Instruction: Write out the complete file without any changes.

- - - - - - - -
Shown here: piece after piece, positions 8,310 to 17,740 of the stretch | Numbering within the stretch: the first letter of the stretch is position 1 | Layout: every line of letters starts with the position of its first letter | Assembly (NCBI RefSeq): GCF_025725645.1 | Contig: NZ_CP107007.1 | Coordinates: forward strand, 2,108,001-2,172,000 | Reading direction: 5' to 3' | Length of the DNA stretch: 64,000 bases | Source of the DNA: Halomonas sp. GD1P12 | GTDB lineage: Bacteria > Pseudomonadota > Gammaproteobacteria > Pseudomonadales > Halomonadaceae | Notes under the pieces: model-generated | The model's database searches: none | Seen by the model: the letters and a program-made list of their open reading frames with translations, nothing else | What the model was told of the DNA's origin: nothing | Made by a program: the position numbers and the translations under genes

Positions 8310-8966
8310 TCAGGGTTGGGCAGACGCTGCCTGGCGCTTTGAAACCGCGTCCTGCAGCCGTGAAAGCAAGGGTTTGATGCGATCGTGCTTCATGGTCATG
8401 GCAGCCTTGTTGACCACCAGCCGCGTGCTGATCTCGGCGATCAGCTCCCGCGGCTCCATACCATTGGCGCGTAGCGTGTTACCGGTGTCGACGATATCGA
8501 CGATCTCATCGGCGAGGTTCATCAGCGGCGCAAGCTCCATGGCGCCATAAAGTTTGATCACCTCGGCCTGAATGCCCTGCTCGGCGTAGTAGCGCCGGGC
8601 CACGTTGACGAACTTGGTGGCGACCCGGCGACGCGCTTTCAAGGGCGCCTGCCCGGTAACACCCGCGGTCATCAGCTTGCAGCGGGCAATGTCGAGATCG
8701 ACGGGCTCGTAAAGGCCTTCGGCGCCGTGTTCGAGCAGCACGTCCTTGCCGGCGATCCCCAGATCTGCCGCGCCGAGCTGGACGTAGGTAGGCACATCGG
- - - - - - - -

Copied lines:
Shown here: piece after piece, positions 8,310 to 17,740 of the stretch | Numbering within the stretch: the first letter of the stretch is position 1 | Layout: every line of letters starts with the position of its first letter | Assembly (NCBI RefSeq): GCF_025725645.1 | Contig: NZ_CP107007.1 | Coordinates: forward strand, 2,108,001-2,172,000 | Reading direction: 5' to 3' | Length of the DNA stretch: 64,000 bases | Source of the DNA: Halomonas sp. GD1P12 | GTDB lineage: Bacteria > Pseudomonadota > Gammaproteobacteria > Pseudomonadales > Halomonadaceae | Notes under the pieces: model-generated | The model's database searches: none | Seen by the model: the letters and a program-made list of their open reading frames with translations, nothing else | What the model was told of the DNA's origin: nothing | Made by a program: the position numbers and the translations under genes

Positions 8310-8966
8310 TCAGGGTTGGGCAGACGCTGCCTGGCGCTTTGAAACCGCGTCCTGCAGCCGTGAAAGCAAGGGTTTGATGCGATCGTGCTTCATGGTCATG
8401 GCAGCCTTGTTGACCACCAGCCGCGTGCTGATCTCGGCGATCAGCTCCCGCGGCTCCATACCATTGGCGCGTAGCGTGTTACCGGTGTCGACGATATCGA
8501 CGATCTCATCGGCGAGGTTCATCAGCGGCGCAAGCTCCATGGCGCCATAAAGTTTGATCACCTCGGCCTGAATGCCCTGCTCGGCGTAGTAGCGCCGGGC
8601 CACGTTGACGAACTTGGTGGCGACCCGGCGACGCGCTTTCAAGGGCGCCTGCCCGGTAACACCCGCGGTCATCAGCTTGCAGCGGGCAATGTCGAGATCG
8701 ACGGGCTCGTAAAGGCCTTCGGCGCCGTGTTCGAGCAGCACGTCCTTGCCGGCGATCCCCAGATCTGCCGCGCCGAGCTGGACGTAGGTAGGCACATCGG